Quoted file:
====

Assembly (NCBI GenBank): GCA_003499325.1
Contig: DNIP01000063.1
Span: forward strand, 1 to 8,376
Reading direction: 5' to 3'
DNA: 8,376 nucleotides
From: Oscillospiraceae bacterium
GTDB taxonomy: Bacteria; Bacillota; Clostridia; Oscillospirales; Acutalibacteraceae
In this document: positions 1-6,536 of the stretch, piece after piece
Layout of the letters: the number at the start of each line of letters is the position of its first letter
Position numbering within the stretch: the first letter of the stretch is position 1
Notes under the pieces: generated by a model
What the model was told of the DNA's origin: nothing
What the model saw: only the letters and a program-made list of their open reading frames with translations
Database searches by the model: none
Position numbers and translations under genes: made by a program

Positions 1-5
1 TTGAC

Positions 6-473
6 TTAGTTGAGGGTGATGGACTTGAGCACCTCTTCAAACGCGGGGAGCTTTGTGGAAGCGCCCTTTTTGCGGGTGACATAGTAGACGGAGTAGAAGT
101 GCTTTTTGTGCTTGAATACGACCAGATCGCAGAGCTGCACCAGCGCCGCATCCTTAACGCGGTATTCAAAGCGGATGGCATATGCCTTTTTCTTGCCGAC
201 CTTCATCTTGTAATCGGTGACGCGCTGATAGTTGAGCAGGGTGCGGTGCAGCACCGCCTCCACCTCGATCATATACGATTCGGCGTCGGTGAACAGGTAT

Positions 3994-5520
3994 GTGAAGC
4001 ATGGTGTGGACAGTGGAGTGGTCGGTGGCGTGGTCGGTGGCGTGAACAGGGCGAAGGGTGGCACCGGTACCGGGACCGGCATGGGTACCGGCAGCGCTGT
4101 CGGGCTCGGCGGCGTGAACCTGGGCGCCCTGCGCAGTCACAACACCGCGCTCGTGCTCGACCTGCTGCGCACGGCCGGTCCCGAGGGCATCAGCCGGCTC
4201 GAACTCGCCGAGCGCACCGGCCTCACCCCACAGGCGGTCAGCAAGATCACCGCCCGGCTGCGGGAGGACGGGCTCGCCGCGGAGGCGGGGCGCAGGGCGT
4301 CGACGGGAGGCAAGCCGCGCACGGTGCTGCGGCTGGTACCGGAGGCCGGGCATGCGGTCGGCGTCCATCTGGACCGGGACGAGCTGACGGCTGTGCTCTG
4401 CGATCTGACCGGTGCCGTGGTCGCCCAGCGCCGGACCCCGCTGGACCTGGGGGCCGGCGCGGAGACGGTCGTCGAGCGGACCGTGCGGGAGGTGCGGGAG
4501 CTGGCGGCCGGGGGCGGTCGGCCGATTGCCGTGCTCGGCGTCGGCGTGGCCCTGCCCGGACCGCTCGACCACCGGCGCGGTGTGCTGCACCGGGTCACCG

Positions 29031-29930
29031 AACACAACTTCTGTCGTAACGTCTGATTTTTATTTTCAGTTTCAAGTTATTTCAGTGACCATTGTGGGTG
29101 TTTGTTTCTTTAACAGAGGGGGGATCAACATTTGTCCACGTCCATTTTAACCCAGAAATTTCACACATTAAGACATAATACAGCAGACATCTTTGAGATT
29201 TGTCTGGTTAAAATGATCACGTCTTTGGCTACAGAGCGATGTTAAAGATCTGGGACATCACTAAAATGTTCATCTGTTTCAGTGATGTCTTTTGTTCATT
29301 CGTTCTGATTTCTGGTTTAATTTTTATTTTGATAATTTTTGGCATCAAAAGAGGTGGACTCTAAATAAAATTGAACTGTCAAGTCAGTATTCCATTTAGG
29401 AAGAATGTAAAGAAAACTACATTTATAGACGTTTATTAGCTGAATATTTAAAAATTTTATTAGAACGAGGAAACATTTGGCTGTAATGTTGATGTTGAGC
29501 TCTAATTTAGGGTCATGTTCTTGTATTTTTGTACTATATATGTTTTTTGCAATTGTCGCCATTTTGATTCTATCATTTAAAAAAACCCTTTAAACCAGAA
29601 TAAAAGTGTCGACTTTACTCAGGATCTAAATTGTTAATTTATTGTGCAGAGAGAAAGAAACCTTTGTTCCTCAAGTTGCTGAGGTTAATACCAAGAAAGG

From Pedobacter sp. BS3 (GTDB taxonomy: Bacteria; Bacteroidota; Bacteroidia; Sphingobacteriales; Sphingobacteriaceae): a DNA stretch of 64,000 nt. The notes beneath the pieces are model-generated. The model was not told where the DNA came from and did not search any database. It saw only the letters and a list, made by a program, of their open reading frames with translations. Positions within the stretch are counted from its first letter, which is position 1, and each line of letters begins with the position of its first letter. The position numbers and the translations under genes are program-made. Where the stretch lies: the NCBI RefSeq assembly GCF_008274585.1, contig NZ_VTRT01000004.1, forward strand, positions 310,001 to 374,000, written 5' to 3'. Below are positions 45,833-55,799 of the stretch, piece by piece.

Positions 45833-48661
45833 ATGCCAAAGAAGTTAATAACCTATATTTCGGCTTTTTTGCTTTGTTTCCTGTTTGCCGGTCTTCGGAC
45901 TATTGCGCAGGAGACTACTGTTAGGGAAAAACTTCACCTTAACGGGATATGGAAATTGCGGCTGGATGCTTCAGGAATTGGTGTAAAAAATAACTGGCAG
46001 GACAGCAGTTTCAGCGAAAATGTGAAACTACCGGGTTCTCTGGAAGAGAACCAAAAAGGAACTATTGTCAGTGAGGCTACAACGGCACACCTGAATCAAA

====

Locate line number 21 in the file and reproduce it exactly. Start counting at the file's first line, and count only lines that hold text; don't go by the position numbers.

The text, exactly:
201 CTTCATCTTGTAATCGGTGACGCGCTGATAGTTGAGCAGGGTGCGGTGCAGCACCGCCTCCACCTCGATCATATACGATTCGGCGTCGGTGAACAGGTAT